We’re going to get into your process, but I want to talk about that idea of over planning and under planning simultaneously. Where does the over-planning happen and where does the under planning happen? Are there normally places where those show up typically?
James: The things that matter the most to me while I’m developing a new series – and this is something that I’ve learned over the process of this past generation of creator-owned comics that I’ve been writing – is I need the vibe. The feel of the book is the most important thing. I need to know, what is the general aesthetic sense that I’m going after, what are the central ideas, what is it about?
That is fundamental. I have friends who will then take that and then their next step is to figure out how that tracks against the protagonist’s character arc. But I’ve learned that in my writing, I do best when I find the characters on the page. And so sometimes if I get overzealous about laying out all the steps of a character’s journey, it completely screws me up.
All of a sudden, I have a character who on the page is not acting like the character that I wrote in the outline, and then I have to throw out a whole lot of material. So, the over-planning happens in a world of aesthetics, in a world of vibes, in a world of ideas. And then the under planning happens in terms of plot. I want to create the best road to make sure I know these characters well. Then once a project is up and running, usually around three issues into an ongoing series, that’s when I go back and whatever chicken scratch I wrote in terms of what’s the plot of the first year and where it goes from there, I’ll throw all of that out and I’ll rebuild it based on how I’ve gotten to know the characters over three issues.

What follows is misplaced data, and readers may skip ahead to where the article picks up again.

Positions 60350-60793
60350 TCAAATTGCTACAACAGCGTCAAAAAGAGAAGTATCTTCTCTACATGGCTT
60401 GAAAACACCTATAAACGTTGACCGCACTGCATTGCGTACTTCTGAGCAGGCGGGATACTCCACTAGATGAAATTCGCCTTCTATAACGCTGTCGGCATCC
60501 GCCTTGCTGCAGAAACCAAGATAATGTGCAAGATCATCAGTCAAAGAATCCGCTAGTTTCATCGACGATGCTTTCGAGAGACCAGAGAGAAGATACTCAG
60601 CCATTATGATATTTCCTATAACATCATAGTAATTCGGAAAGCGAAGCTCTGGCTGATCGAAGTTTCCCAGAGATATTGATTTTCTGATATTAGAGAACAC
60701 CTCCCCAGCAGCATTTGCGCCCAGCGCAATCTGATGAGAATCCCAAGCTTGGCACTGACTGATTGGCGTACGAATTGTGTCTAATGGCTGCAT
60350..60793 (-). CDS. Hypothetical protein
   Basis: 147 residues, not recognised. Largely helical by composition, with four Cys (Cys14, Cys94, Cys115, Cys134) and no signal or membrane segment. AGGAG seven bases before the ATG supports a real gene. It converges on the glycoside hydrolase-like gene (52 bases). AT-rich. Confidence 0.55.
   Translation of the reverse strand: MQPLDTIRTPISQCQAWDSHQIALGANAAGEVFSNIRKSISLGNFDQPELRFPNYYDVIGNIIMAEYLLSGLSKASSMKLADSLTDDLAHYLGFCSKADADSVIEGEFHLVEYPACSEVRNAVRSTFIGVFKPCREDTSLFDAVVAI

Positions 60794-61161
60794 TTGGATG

I feel like something like Something is Killing the Children is probably a good example of that because didn’t you discover in the process of writing it just how impactful you thought that Erica Slaughter was going to be?
James: Yes. Let me go even further back for a second. One of the most important moments in my creative life was working on my first ongoing creator-owned series, The Woods, at BOOM! And around issue eight, I realized that the character I had outlined to be the villain of a 36 issue series, a big, long running epic series, this character that was set up to be the central antagonist all the way to the end…I realized that he needed to die in issue 12.
James: And once I realized that it was a moment of panic because it meant I had to throw out all my documents. I had to throw out all of the plans. But I realized that that move was the most interesting thing that could happen to every character in the cast, and it created a brand-new dynamic that I could build from. And I was more excited about that new dynamic than I was the old document.
Making the decision to do that, to throw out the map, was the most important creative leap that I think I’ve ever made as a writer. Because it was the right decision, it made the book better, and it made me a better writer. So, I’ve always tried to recognize when I’m at one of those moments.